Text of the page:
To that end, Bladen County created a charitable rural development organization—the adorably named Bladen’s Bloomin’ Agri-Industrial Inc.—which is headquartered in Elizabethtown and offers a revolving loan program to assist small businesses in the manufacturing and agricultural sectors with low-interest, fixed-rate loans. “When the Strategic Plan was written and the need for small business development was identified, the County commissioners allocated an additional $200,000 to be used in small business loans,” Heustess says. “We’re just starting that program up right now and we’re still looking for applicants.”
“We have a great community college—Bladen Community College—where I’m the Customized Training Director,” Peterson remarks. “It’s a state-wide program that every community college has, and there’s a pot of money there that we can use to provide any type of training. So, we utilize the community college and we utilize the Lumber River Council of Governments for our industry needs in Bladen County.”
“When you’re doing economic development, especially in a rural area, it takes a team,” adds Heustess. “There’s zero doubt about it.”
At the center of this undertaking are the County, Economic Development Commission, and Chamber of Commerce, who work together to create positive things for Bladen County community members. “Relationships with our towns are critical,” Heustess says. “They have a lot of the infrastructure—the water, the sewer, the roads, the industrial parks—that you need to bring these success stories to fruition. And then the granting agencies—we’ve had great support from the Golden LEAF Foundation. Those are the folks that got the tobacco settlement money to help North Carolina’s rural, tobacco-dependent, and economically distressed communities. They’ve helped us put together some programs here. The U.S. EDA has supported programs here. We’ve also had a lot of success working with our electric membership cooperative partner, Four County EMC. They give us small grants to do zero-interest financing on our big industrial and commercial projects.”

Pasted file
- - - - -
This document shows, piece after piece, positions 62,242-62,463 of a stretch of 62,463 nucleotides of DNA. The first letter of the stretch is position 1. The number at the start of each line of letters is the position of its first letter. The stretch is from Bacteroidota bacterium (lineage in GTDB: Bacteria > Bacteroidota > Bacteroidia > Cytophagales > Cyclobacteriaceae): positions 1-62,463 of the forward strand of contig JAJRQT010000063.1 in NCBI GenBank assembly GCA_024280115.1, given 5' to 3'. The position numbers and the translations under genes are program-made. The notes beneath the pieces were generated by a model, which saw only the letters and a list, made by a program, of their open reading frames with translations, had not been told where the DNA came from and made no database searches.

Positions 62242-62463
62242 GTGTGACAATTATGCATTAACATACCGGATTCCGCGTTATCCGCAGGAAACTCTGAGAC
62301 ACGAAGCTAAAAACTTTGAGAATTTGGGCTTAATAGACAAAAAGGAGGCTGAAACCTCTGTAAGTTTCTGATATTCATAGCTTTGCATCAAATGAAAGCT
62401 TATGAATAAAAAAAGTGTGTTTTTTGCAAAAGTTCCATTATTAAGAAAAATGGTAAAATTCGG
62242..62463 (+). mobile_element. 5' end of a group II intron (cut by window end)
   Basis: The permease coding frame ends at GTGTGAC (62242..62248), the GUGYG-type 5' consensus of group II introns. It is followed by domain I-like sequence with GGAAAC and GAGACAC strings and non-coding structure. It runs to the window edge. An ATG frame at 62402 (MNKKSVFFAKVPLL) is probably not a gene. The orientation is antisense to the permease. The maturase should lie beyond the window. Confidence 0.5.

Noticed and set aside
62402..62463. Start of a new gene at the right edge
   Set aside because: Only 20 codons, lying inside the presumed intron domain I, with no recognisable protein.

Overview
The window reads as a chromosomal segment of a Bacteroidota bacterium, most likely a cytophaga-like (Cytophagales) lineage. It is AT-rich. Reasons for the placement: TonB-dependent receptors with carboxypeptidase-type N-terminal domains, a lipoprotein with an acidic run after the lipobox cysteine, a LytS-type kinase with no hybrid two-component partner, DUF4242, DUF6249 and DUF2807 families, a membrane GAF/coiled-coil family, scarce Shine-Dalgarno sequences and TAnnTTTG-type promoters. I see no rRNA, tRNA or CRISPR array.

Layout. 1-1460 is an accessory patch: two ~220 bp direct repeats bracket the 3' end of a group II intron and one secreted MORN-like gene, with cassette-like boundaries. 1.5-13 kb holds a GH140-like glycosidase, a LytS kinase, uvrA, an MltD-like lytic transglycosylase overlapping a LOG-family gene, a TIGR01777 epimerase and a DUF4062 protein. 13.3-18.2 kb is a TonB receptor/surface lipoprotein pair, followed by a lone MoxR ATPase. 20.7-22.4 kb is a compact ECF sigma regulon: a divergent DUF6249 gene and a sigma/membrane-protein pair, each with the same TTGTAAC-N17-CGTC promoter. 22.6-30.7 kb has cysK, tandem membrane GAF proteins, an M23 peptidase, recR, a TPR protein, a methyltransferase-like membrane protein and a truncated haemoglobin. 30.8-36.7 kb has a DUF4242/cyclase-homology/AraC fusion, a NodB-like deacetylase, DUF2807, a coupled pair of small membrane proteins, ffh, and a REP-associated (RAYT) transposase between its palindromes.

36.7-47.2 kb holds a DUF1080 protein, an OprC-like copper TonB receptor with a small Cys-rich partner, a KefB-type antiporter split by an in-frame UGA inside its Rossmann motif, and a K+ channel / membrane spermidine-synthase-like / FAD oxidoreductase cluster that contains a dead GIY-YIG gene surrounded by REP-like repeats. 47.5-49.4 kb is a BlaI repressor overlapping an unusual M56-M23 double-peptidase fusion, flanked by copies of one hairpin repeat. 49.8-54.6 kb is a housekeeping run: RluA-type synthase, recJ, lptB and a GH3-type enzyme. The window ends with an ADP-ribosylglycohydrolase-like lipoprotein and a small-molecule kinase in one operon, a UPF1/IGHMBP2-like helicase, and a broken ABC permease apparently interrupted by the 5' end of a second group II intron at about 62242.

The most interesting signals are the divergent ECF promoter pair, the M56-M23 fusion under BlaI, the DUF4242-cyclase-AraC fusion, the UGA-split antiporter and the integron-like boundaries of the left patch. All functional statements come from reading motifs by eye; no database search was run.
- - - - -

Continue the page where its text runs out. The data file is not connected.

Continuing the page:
Another extremely valuable partner in meeting the challenges of living in a sparsely populated place is the North Carolina Department of Commerce, which connects local communities with the grants and funding needed to attract new businesses, ensuring future prosperity for the region.
“We’re getting critical infrastructure investment in the Elizabethtown Airport Industrial Park, which is one of the coolest, most successful endeavors for economic development in the County,” shares Heustess. “We’re getting major road, water, and sewer expansions there.
This is considered one of the nicest rural industrial parks in the state. We have six industrial incubators, so it’s a small space where industry can startup—they range from 4,500 ft right on up to 27,000 ft. We’ve been doing these for 20 years and we’ve never had a day of vacancy. In fact, we have one industrial bay that has graduated four, 1 million dollar businesses.”
At the heart of the park is the unique Cape Fear Winery, Cape Fear Vineyard and Winery, which is becoming a destination unto itself and is connected to a green park with a paved pathway that circles through the winery’s property paths, petting zoo, gift shop, and lakeside cottages. “It’s a beautiful path that a lot of the locals use, even though it’s intended for tenants of the industrial park,” says Dennison. “Bladen is a wonderful area for grape growing and we have another family-owned winery called Lu Mill Vineyard close to Elizabethtown, which has done a lot to help the agricultural industry in this County. They host a few events out there that draw a lot of people. And I’d be remiss if I didn’t mention what they’re doing in Bladenboro, to make sure that town has the renaissance it deserves.”
The Bladen County EDC is currently working with Elizabethtown to develop a 32-acre Live-Work-Play in the middle of the industrial park. “It’s a light industrial park,” Heustess explains. “People love the winery, and we already have commitments from a new distillery, a boutique inn, and a daycare. Cape Fear Valley Health Systems has also agreed to put in a modern primary care, urgent care, and medical specialist facility, so it just hits all the buttons: industry, tourism, and healthcare.”
Heustess admits he’s learned a lot through the process of building Bladen’s Strategic Plan, and he’s excited to carry it out and make more improvements for the County. “We knew a lot of these things going into it, but the Strategic Plan crystallized our vision,” he says. “So, we’re going to take on infrastructure, education, and promotion, and create a lot more local success stories.”
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AT A GLANCE
Bladen County, North Carolina
What: A diverse and growing community with development projects in the works
Where: North Carolina with its county seat of Elizabethtown